After its visit to Pickering, Flying Scotsman’s next public outing will be on 17th June, when it hauls the Portsmouth Flyer on the next stop of its centenary programme. Those unable to see the locomotive on tour also have the opportunity to experience Flying Scotsman through exhibitions at the National Railway Museum including Flying Scotsman: 100 Years, 100 Voices and Flying Scotsman VR, and with collectible memorabilia available from the National Railway Museum  shop. Highlights include a Flying Scotsman centenary train set, a £2 coin from The Royal Mint, featuring Flying Scotsman in vivid colour – a rarity on £2 coins, with the last coloured £2 coin released over 20 years ago – and a new children’s book by bestselling author Michael Morpurgo: Flying Scotsman and the Best Birthday Ever, which tells the story of a little girl called Iris who dreams of being a train driver when she grows up.

For more information, contact:

Josh Chapman, National Railway Museum:

+44 (0)1904 929515 /

Simon Baylis, National Railway Museum:

+44 (0)1904 686299 /

Notes to editors

  • A media pack featuring images of Flying Scotsman and a Q&A about Flying Scotsman’s history can be found here. Please see the Image Credit document in the folder for official credit lines. All images are subject to copyright and are supplied for non-commercial editorial use in connection with this story only. For all other uses, please contact the Science and Society Picture Library:
  • Flying Scotsman was built in Doncaster in February 1923, as an A1 class locomotive for the newly formed LNER and converted to an A3 class in 1947. 

    It was the first locomotive of the newly formed LNER (London and North Eastern Railway). Designed by Sir Nigel Gresley and numbered 1472, the locomotive was not named ‘Flying Scotsman’ until the following year when it was picked to attend the British Empire Exhibition in London and renumbered 4472. The locomotive went on to operate in service until 1963 and later in preservation, which included tours of the USA, Canada and Australia, where it captured the hearts of millions.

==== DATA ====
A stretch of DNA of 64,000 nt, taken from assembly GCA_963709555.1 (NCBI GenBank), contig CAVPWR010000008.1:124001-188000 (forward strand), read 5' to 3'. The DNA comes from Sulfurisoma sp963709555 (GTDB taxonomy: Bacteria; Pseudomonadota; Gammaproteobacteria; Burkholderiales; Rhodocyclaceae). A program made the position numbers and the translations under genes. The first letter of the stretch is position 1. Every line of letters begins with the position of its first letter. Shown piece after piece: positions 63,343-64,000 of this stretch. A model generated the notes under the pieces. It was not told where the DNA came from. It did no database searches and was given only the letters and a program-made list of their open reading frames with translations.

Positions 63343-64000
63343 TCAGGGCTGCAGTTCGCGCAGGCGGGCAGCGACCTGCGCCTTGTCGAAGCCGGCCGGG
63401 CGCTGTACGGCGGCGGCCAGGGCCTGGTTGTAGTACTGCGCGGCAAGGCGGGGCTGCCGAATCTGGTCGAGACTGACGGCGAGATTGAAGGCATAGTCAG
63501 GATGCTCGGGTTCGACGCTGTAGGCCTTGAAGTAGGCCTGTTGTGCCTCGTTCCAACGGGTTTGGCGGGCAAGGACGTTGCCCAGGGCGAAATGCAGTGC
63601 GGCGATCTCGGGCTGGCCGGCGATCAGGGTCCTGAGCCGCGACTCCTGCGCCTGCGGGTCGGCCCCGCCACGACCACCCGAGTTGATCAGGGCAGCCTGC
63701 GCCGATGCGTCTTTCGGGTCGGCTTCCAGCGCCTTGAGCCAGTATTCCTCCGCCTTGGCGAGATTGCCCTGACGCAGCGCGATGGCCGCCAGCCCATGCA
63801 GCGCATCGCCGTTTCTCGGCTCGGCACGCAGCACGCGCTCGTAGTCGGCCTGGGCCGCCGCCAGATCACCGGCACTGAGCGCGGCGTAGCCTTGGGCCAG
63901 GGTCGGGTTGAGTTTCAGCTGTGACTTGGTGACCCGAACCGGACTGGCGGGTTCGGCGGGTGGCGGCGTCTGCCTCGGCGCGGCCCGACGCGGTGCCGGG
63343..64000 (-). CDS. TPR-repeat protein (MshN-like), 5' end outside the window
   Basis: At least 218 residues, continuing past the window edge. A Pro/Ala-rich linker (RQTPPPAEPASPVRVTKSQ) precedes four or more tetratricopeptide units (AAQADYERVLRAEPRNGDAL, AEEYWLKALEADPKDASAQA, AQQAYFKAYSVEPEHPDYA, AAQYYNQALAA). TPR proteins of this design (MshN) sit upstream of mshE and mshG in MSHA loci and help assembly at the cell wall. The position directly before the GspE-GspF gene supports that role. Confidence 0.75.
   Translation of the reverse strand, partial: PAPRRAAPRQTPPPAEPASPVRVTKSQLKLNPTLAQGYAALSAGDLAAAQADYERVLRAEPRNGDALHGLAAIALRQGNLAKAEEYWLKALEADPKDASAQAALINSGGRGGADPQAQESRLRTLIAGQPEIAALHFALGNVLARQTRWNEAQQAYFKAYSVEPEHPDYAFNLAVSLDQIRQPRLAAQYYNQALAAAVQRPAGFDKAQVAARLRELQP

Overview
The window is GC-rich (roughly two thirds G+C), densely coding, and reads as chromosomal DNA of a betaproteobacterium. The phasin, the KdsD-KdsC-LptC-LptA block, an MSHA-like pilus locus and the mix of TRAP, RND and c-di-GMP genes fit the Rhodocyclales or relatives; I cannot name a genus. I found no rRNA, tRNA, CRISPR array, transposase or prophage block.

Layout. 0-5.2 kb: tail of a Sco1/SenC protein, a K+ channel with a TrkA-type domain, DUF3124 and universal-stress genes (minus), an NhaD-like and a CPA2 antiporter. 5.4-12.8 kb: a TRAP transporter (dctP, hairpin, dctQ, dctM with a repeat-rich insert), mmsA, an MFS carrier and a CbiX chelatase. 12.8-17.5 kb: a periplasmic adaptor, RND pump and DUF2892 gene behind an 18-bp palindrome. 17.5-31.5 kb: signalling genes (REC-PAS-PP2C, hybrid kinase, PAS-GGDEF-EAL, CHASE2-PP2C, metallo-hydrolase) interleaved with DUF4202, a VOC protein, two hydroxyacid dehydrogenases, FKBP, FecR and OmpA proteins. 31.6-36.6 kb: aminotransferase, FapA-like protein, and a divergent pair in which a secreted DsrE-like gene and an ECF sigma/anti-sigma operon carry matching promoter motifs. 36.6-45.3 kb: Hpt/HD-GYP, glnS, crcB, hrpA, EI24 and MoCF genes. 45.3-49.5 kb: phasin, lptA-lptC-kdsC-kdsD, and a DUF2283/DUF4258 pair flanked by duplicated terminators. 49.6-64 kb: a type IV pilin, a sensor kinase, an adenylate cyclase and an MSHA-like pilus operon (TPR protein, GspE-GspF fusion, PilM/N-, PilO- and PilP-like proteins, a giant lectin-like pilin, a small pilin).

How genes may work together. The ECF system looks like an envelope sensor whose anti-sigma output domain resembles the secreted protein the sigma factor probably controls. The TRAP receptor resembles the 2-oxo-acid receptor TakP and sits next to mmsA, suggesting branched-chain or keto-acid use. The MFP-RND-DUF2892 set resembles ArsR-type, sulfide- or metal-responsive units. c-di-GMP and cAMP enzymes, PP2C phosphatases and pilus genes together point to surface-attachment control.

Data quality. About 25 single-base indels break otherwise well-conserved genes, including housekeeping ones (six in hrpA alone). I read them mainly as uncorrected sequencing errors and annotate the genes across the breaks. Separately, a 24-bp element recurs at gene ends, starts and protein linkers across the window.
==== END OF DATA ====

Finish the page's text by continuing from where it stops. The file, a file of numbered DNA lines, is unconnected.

Today the locomotive is owned by the National Railway Museum in York and is operated and maintained by Riley & Son (E) Ltd, based in Heywood, Greater Manchester. To find out more about Flying Scotsman and to hear more about centenary plans as they are announced, visit

    Key facts
    • Built in 1923 at Doncaster Works, costing £7,944
    • Weight: 97 tonnes
    • Length: 70ft
    • Officially the first steam locomotive to reach 100mph, and the first to circumnavigate the globe
    • Holds the world record for a non-stop run in a steam locomotive, set in 1989 with a 422-mile trip
  • The National Railway Museum in York has the largest collection of railway objects in the world and prior to the pandemic, attracted more than 750,000 visitors per year. The collection includes over 260 locomotives and rolling stock as well as coins, medals, railway uniform and equipment, documents, artwork and photographs. The National Railway Museum forms part of the Science Museum Group, along with the Science Museum in London, the Science and Industry Museum in Manchester, the National Science and Media Museum in Bradford and Locomotion in Shildon. For more information, visit:
  • North Yorkshire Moors Railway is one of the earliest and most historic lines in the North of England, taking visitors on picturesque journeys along an 18-mile railway line aboard steam and heritage diesel trains. The railway passes through stunning scenery, from wooded valleys to beautiful countryside, stopping at villages and seaside locations. The line was registered as a charity under the title of the North York Moors Historical Railway Trust on 14th February 1973 before being officially opened by The Duchess of Kent later that year.

Part of the Science Museum Group